by Larry Browning
2 Peter 3:18 – ”But grow in the grace and knowledge of our Lord and Savior Jesus Christ.”
God wants us to know His grace. He wants us to learn about it, and then experience it at work in our lives. Grace has rightly been described as “unmerited favor.” The acronym, “God’s Riches At Christ’s Expense” captures more of its true greatness and glory. As we trust in the finished work of Christ, we’ll see that Grace is God freely providing for us all that we’ll ever need, all that we’ll ever yearn for, all that He has commanded us to walk in, and making real all that we could never produce on our own, certainly could never earn or deserve. Grace offers what every person desperately needs, but what only God can provide.
This grace is found only in a person, the Lord Jesus. John 1:17 says, “For the law was given through Moses, but grace and truth came through Jesus Christ.” Thus, it’s accessible only through our initial relationship and our ongoing personal fellowship with Him. Grace isn’t intended only for birthing and starting out with God, but we see that, contained in the words relationship and fellowship, is the fact that grace is for spiritual growth AND progress in the Lord. Once we’re “reborn” in Christ we must move forward and grow, the very same way we do naturally as human beings. Peter tells us to, “grow in the grace of our Lord and Savior Jesus Christ.” Growth in Christ always results as God’s grace works in us. At times, we can be a little apprehensive about such an emphasis on God’s grace. We might get concerned that irresponsibility, ungodliness, laziness, or indulgence will result if grace is taken the wrong way. We can rest assured on the promises and purposes of God that true grace doesn’t produce these actions.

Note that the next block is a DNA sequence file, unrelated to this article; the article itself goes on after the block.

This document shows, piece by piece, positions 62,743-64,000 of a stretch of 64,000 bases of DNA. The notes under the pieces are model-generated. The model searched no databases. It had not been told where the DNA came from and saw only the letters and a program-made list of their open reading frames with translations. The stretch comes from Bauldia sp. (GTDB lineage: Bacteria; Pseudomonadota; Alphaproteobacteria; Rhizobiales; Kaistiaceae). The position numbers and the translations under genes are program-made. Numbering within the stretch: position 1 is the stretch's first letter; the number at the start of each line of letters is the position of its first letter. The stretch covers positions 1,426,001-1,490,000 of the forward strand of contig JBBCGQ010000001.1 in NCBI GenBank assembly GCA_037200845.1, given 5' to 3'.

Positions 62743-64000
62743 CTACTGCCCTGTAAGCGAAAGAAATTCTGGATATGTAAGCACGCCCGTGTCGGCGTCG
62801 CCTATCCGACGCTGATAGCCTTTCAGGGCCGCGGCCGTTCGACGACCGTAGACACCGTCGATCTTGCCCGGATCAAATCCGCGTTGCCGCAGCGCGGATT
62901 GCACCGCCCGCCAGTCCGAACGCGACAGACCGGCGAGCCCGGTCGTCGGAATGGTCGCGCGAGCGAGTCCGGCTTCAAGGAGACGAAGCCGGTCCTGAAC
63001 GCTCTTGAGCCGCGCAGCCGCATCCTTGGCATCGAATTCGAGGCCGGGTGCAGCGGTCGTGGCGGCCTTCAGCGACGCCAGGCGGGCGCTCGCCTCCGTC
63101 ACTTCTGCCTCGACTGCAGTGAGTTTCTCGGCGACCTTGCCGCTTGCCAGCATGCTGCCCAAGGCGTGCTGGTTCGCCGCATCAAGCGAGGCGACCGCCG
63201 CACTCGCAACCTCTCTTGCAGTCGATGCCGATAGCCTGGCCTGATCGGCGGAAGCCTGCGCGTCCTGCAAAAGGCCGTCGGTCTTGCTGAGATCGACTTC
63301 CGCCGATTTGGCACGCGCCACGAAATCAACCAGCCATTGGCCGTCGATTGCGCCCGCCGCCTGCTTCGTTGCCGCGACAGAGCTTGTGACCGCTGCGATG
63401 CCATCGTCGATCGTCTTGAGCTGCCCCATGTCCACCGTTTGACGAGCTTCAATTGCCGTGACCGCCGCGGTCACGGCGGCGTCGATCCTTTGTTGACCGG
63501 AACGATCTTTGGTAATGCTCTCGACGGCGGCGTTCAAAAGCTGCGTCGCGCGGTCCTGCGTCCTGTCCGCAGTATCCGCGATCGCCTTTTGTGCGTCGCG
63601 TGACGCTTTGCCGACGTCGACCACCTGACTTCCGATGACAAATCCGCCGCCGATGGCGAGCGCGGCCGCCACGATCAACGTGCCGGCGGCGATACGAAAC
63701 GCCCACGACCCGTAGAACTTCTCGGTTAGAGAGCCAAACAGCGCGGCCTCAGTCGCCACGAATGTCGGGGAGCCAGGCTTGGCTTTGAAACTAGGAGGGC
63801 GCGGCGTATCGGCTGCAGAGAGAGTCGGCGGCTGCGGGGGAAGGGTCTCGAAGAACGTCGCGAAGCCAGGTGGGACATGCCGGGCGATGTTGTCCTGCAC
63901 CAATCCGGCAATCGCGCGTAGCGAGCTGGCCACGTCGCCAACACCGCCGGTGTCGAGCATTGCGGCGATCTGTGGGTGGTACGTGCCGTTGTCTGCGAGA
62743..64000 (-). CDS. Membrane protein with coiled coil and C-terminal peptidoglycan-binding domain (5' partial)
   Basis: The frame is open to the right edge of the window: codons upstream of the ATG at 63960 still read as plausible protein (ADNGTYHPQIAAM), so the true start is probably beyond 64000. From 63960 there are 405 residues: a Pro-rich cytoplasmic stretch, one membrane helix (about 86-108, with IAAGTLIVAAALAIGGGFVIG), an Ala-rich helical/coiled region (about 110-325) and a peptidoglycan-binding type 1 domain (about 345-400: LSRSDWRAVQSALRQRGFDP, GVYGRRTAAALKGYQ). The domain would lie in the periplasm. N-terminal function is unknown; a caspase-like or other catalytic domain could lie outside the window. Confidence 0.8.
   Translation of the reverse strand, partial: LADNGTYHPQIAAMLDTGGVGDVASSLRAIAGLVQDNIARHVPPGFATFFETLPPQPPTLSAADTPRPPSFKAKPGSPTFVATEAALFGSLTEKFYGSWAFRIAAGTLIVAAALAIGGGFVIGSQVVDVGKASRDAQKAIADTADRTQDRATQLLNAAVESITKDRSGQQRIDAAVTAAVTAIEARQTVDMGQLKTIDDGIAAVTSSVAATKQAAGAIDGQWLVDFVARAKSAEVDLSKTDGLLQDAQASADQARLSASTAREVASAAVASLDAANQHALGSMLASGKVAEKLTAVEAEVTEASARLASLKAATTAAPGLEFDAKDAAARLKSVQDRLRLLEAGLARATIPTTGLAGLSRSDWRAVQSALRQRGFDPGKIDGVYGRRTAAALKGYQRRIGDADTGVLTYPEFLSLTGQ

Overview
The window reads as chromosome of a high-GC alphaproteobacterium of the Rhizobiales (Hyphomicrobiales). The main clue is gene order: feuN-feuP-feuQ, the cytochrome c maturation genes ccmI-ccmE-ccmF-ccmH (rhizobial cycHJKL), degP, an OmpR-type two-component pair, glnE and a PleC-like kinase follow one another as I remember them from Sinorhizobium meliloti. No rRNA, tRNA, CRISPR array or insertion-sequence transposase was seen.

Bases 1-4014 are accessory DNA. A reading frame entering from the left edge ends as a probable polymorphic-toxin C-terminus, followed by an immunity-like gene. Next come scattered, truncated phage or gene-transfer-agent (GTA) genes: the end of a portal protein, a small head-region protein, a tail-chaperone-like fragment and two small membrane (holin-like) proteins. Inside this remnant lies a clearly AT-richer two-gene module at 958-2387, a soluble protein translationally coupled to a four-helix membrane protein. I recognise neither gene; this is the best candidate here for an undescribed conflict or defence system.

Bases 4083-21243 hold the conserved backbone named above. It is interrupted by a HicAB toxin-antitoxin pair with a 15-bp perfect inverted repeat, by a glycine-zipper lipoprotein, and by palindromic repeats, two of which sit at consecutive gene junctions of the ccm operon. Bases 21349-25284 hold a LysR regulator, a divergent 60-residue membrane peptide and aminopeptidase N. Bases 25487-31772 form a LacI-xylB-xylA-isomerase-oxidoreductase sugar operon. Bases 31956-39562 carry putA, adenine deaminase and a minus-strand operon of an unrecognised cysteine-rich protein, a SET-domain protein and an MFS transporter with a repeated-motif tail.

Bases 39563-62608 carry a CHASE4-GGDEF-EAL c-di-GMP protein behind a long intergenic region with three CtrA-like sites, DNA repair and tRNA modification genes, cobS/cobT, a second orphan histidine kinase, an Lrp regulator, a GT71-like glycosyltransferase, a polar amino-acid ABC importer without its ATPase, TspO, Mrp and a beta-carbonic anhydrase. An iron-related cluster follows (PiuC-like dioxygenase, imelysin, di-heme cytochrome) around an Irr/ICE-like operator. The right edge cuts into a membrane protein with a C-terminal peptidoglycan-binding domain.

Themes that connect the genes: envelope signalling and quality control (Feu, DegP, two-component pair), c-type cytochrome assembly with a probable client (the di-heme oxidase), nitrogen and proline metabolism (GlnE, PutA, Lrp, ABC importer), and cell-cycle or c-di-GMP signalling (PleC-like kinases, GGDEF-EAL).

However, ungodly living always involves the flesh of man, which is inclined toward licentiousness and legalism. Licentiousness hopes to turn grace into a means by which sinful indulgence is acceptable. In our minds, we’re able to rationalize our sins so that we feel less guilty or even no guilt at all. Jude 4 says, ”For certain men have crept in unnoticed, who long ago were marked out for this condemnation, ungodly men, who turn the grace of our God into licentiousness.”